Sounds gross, I know, but it is sooo good! I know, now you’re looking at the picture below and thinking, “How on earth am I supposed to cut that thing?” Costco has it all pre-cut and wrapped in plastic but then again, your squash will not be as fresh as it would be if you cut it yourself.
Trust me; the Costco route was looking really good to me, until I saw this video on YouTube:
A vegetable peeler? No way! Way. Amazing — it works quite nicely. The spaghetti squash is much harder to cut than the butternut variety! Besides, the perfect recipe for spaghetti squash has not hit me yet. These “winter” squash could not have come across my radar at a better time — advent lent starts a few days after Thanksgiving and this recipe is vegan!
What follow are the recipe, the instructions, and some helpful suggestions. You may never buy corn chowder from anyone else again!
1 Tbsp olive oil
1 Tbsp vegetable oil
6 cups butternut squash (1 average size squash), peeled, seeded and chopped into one-inch cubes
1 large onion, chopped
1 small bag of fresh frozen corn (12 oz), defrosted
2 tsp curry powder
garlic salt and ground pepper
2 cans vegetable broth (14.5 oz)
1 1/2 cups coconut milk
1 can white beans (16 oz), drained
1. Get out your 5 quart pot and heat the oil over medium heat. You can substitute all vegetable oil if you are on a Lenten fast that restricts the intake of olive oil. Add the squash and the onion. Cook until the onion starts to soften (about 5 or 6 minutes) and add the corn and curry powder.
2. Salt and pepper to taste. I prefer Lawry’s garlic salt and cracked or large-grind pepper. Be sure you do this now or you may end up putting just a little bit too much pepper. You can always add more later. If you think you smell sugar at this point, you are smelling the aroma of the cooking squash — butternut squash is apparently one of the sweeter squash.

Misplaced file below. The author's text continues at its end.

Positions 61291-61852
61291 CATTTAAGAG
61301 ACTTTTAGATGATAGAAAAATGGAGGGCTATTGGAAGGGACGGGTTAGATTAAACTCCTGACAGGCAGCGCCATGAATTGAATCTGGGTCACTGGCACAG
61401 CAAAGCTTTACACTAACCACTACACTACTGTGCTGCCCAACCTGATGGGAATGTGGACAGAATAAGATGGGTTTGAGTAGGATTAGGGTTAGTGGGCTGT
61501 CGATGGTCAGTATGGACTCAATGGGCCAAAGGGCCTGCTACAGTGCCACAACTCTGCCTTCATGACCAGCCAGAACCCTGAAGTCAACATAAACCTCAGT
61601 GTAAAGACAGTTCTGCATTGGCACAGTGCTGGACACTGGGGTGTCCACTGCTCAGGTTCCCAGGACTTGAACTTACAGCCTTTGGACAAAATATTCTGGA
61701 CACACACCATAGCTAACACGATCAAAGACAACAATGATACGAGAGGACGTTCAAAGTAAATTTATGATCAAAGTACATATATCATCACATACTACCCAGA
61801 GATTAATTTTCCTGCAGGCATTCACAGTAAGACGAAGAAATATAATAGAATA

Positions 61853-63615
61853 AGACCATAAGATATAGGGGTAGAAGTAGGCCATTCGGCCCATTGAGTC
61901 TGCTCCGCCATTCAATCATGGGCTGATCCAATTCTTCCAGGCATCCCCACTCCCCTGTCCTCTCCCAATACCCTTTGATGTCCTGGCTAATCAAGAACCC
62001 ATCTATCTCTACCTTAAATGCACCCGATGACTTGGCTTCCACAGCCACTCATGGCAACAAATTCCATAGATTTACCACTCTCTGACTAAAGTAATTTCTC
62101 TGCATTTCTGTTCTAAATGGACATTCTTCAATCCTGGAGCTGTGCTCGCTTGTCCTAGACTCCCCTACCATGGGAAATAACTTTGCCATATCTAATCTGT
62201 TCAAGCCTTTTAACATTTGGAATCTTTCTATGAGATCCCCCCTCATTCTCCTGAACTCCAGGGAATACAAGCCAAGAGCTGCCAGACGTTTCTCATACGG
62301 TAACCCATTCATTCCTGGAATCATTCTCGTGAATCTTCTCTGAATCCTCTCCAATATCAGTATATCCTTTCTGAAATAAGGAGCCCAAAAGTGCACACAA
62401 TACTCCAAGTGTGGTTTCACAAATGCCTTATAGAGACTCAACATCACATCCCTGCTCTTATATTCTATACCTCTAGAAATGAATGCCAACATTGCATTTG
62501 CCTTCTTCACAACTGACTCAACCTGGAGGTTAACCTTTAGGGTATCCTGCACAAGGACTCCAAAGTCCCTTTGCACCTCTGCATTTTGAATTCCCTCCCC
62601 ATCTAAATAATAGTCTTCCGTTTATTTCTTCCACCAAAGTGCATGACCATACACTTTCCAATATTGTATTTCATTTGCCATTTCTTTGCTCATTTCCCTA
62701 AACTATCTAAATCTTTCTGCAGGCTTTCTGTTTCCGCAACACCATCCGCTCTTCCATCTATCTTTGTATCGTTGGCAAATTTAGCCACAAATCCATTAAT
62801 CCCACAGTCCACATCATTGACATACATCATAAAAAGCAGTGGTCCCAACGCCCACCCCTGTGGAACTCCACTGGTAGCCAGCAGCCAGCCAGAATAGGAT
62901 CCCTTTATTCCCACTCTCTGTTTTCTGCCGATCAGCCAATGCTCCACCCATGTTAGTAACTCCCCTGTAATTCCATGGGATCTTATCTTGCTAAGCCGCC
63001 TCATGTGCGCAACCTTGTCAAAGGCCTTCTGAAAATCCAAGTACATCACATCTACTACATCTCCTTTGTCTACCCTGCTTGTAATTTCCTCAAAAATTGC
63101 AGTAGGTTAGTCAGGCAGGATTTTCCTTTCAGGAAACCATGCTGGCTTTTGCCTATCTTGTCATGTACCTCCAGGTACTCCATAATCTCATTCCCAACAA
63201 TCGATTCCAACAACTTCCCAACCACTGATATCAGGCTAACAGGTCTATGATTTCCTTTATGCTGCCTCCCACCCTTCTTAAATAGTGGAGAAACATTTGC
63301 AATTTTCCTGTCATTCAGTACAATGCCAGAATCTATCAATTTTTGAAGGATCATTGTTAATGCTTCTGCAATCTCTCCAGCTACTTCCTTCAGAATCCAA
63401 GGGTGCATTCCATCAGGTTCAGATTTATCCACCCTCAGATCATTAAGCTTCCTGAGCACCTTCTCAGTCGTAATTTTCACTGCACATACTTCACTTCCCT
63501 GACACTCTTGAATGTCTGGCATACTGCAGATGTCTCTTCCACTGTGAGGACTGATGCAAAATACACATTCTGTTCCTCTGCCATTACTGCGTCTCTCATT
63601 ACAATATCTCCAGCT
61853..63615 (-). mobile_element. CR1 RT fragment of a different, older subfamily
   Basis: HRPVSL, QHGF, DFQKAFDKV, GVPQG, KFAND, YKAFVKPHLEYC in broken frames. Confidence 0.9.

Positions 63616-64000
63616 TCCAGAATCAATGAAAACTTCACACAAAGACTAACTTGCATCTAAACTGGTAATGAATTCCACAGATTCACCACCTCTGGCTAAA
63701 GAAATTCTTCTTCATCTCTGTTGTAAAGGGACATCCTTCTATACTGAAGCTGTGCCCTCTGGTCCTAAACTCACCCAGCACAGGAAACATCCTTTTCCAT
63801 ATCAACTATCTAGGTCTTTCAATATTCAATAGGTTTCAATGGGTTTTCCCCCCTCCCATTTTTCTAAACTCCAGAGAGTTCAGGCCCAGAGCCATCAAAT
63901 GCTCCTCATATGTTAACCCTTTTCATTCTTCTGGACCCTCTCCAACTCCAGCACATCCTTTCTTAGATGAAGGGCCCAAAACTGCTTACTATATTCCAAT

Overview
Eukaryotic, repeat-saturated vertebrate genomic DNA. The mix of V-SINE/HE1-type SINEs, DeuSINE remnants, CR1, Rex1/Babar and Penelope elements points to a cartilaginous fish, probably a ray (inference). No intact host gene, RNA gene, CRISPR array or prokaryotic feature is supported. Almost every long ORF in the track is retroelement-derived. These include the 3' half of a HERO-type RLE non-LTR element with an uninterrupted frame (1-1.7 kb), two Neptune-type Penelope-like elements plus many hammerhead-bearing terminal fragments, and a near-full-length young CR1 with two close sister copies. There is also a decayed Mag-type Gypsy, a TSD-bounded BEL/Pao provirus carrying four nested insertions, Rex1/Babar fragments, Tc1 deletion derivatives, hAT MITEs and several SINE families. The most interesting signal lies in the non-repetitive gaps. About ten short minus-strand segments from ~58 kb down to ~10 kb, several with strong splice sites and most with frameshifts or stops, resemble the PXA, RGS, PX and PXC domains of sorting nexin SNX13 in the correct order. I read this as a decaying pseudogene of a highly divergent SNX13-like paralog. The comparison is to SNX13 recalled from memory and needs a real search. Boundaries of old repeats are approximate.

3. Add two cans of broth and simmer for about 25 or 30 minutes until squash is tender. After about 20 minutes, add your can of white beans and continue cooking for the remaining five or ten minutes.
4. Remove half of the soup from the pot and place in a blender and blend until creamy and not lumpy. Please use caution and be careful when blending hot liquid like this. Be sure the blender cover is on correctly and securely. If you use the lowest setting on your blender, it will still blend!
5. Once the soup is smooth, return it to the pot with the rest of the soup. The beans may have melted but they have added body and bulk to the soup in the process. If you have a passion for the feel of beans when you eat, you can start with dried white beans like Great Northern instead of the canned beans. After recombining the soup, add the coconut milk and continue to heat but do not boil.
After the fun of dealing with these new ingredients and the peculiar preparation procedures, the photo below shows you what you get. Yummy!
This soup keeps well in the refrigerator so don’t worry if it makes you too full too fast. It should. You might want to try adding some whole wheat toast with margarine, instead of crackers, to eat along with your nice warm chowder.
As I mentioned above, you may never buy corn chowder again because you will know that yours is better. There are few things that I make where I will only eat my own cooking. While this is rare and a very small number, this recipe is trying really hard to add itself to that list!
In Honolulu you can find all of the ingredients you need for this recipe at Safeway Stores and Times Supermarkets.